“Ye Shall Find Rest”

“Ye Shall Find Rest”

Ray Guyatt

Which was the easier for the Israelites — to shake off the shackles of Egypt and cross the Red Sea, or to cross Jordan and conquer the heathen nations in Canaan? Very simply, the answer is that both were impossible to the Israelites in their own strength. It took forty years in the desert for Moses to learn the impossibility of deliverance being achieved by fleshly effort. The Israelites had to learn the same lesson. Well might they tremble on the shores of the Red Sea, surrounded as they were by mountains, sea, and soldiers, until Moses said, “Fear ye not, stand still, and see the salvation of the Lord” (Ex. 14.13). Their experience forty years later, in attacking the small town of Ai without God’s presence with them, is sufficient to show the impossibility of the task of subduing Canaan. But, it would be equally true to answer the opening question by saying that both were possible to the Israelites when God was with them.

There is always the danger of pressing Scripture types beyond the realms of reason and clearly beyond what the Spirit of God intended. Someone has put it, “Wonderful things in the Bible I see: Things put there by you and by me!” Whilst we keep this danger in mind, we shall remember that these things were “written for our admonition, upon whom the ends of the world are come” (1 Cor. 10:11). The Holy Spirit, in the New Testament, shows us some of the lessons that He wants to teach us from the Old Testament.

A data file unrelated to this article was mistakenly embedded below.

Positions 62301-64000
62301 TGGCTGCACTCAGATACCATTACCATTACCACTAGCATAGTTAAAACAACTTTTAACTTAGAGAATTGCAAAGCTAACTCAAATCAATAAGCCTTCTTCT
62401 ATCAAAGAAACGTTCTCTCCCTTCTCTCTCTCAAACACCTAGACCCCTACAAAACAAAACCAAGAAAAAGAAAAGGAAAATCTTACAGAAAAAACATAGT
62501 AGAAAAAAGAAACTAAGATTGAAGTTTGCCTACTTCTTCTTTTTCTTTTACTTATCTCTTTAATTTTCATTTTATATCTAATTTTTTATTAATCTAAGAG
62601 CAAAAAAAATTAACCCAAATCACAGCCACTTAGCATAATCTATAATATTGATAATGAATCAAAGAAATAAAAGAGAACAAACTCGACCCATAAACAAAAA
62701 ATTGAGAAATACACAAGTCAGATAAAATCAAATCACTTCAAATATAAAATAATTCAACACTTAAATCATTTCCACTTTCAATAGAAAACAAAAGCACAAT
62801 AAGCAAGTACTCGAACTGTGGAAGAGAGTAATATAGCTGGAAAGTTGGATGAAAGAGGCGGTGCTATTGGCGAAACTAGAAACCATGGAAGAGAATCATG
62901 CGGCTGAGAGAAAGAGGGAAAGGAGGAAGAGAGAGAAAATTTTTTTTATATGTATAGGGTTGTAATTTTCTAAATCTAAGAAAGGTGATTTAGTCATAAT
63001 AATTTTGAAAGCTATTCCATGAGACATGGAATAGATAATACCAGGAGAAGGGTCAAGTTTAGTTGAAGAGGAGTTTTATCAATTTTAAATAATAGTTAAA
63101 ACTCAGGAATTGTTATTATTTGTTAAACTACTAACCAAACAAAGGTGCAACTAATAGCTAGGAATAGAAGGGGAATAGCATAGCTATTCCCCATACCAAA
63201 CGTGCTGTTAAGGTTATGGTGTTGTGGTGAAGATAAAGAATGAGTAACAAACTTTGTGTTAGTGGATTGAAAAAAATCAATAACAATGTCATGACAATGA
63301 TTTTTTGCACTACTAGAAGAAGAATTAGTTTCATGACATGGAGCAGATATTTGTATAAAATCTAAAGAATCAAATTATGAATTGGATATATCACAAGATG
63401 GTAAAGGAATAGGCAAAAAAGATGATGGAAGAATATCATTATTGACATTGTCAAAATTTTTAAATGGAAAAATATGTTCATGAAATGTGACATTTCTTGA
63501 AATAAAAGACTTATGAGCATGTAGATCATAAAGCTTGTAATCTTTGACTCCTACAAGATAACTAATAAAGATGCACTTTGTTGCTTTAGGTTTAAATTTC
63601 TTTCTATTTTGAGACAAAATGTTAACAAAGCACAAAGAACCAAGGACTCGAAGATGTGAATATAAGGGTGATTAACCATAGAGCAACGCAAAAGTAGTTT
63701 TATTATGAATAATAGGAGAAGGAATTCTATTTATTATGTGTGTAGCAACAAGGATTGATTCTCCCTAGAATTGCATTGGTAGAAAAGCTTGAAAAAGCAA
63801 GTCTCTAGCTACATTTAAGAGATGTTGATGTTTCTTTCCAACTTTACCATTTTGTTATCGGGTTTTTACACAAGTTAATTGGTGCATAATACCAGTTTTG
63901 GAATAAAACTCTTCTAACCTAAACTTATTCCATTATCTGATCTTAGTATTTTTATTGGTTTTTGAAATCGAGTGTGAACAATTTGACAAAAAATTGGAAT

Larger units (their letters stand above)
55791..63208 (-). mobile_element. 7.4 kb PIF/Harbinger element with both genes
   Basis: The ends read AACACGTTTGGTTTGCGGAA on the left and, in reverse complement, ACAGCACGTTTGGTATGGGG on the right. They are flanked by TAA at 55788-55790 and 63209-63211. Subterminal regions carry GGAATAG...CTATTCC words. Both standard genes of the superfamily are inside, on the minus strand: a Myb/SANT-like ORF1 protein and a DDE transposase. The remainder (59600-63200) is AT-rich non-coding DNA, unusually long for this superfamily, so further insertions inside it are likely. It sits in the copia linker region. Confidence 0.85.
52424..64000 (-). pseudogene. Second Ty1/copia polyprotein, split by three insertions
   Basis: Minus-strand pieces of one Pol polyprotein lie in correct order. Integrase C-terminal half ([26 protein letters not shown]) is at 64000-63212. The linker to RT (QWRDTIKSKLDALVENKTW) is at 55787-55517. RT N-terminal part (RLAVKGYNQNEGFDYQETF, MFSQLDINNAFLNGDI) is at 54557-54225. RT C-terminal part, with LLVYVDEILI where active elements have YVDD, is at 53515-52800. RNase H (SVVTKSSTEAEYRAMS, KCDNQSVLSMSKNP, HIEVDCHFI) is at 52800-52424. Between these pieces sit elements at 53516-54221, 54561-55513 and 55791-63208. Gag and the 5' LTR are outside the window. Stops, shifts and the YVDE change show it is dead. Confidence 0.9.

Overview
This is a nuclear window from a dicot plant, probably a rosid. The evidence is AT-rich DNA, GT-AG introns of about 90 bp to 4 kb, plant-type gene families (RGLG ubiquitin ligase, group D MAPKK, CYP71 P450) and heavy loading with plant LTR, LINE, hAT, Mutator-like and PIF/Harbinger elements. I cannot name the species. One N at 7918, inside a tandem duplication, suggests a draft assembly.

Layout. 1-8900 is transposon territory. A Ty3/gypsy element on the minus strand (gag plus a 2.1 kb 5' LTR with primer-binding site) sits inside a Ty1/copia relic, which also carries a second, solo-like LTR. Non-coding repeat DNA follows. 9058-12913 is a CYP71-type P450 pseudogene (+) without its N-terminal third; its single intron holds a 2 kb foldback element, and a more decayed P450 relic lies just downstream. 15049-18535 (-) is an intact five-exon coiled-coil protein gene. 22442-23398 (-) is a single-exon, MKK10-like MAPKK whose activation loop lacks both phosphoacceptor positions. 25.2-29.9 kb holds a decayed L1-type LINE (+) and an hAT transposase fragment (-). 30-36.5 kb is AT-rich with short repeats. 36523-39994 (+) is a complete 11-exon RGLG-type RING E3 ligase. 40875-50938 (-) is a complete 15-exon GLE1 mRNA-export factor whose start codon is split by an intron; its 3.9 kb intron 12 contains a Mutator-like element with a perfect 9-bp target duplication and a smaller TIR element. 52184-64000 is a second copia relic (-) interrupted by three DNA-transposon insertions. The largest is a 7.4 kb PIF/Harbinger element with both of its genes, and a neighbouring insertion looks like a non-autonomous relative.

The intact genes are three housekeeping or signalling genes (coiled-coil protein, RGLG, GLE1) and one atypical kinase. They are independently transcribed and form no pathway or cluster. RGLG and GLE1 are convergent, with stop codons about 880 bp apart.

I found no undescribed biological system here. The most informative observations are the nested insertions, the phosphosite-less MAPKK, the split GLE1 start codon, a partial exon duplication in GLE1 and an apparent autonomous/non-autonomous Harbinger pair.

We must bear in mind that God’s intention was not merely to release the Israelites from Egypt, but to bring them into the promised land of rest. Moses, in Deuteronomy 6.23 puts it simply, “He brought us out from thence (Egypt), that He might bring us in.” God’s purpose was to bring them out of bondage, through a necessary short period of instruction and testing in the wilderness, and into rest. The forty years of wandering were completely outside the Divine purpose and were made necessary for the simple reason that Israel could not believe that God, who alone had delivered them from bondage, would similarly deliver the inhabitants of Canaan into their hand. Listen again to Moses, “If thou shalt say in thine heart, These nations are more than I; how can I dispossess them? Thou shalt not be afraid of them: but shalt well remember what the Lord thy God did unto Pharaoh, and unto all Egypt; the great temptations which thine eyes saw and the signs, and the wonders, and the mighty hand, and the stretched out arm, whereby the Lord thy God brought thee out: so shall the Lord thy God do unto all the people of whom thou art afraid” (Deut. 7:17-19).

Rightly, we condemn the “gospel of works.” God’s Word has made it abundantly clear that salvation is “not of works, lest any man should boast,” “Not by works of righteousness which we have done.” Clearly and emphatically we tell the unsaved that there is only one way of salvation, by faith in the finished work of Christ. “By grace are ye saved through faith; and that not of yourselves: it is the gift of God.” Now, when God saves a man from the bondage of sin, does God intend that that man should spend the rest of his life on earth wandering, striving to please God and failing, striving to overcome temptation and failing, striving to break off evil habits and failing? Does God not intend to bring that man into rest? Hebrews 3 and 4 make it abundantly plain that there is a rest for the people of God. What is that rest? “He that is entered into his rest, he also hath ceased from his own works, as God did from His” (Heb. 4:10). It is a ceasing from my own effort and a trusting in what He has done: